Canon, renowned for its printers and cameras, has just introduced a semiconductor technology solution. The FPA-1200NZ2C is a “nanoimprint lithography” system and it is designed to revolutionize the production of semiconductor components. Further, it will be competing head-to-head with ASML, the Dutch giant dominating the extreme ultraviolet (EUV) lithography machine sector.
A New Contender in Semiconductor Production
Canon’s FPA-1200NZ2C is positioned as a robust response to ASML’s technological prowess, which plays a pivotal role in the production of advanced chips, including those powering the latest Apple iPhones. The introduction of this technology signifies Canon’s commitment to becoming a significant player in the fiercely competitive semiconductor manufacturing arena.
The application of EUV technology, central to the conflict between the United States and China, has been marred by export restrictions and sanctions. The U.S. strategy aims to impede China’s access to essential chips and manufacturing machinery. Further, it will potentially hinder the growth of the world’s second-largest economy in a field where it is striving to catch up.
Canon’s FPA-1200NZ2C Surpasses Industry Standards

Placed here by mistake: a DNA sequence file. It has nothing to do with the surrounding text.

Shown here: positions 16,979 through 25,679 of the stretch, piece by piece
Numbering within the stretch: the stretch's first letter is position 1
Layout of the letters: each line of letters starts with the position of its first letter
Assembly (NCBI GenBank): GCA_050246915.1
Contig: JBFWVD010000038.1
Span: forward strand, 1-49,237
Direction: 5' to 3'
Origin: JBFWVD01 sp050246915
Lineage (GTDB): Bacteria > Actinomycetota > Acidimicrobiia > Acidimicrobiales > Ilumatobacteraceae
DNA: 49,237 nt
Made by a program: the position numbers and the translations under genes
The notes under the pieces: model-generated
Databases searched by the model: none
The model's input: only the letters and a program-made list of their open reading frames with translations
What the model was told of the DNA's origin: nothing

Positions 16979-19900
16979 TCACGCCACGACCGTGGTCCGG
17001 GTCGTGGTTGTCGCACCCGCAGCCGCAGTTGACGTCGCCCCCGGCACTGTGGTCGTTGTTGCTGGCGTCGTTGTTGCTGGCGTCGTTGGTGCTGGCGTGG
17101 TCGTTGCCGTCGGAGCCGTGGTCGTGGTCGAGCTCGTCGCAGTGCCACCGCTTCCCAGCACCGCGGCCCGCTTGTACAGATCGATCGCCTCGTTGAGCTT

Canon’s announcement highlighted the FPA-1200NZ2C’s remarkable capabilities. This include producing semiconductors matching a 5-nanometer (nm) process and scaling down to an impressive 2nm. This surpasses the capabilities of Apple’s A17 Pro chip, found in the iPhone 15 Pro and Pro Max, which operates on a 3nm semiconductor.
Restrictions, Biden’s Administration and China’s Counter move
ASML faces restrictions, hindering the export of its EUV lithography machines to China. Additionally, Canon’s foray into the semiconductor space intensifies the scrutiny on this critical technology.
Further, the Biden administration aims to close loopholes enabling chip purchases from China’s Huaqiangbei electronics area. This move seeks to tighten control over semiconductor technology flow. China responds with draft security regulations, specifically targeting companies offering generative AI services. These regulations include restrictions on data sources used for AI model training.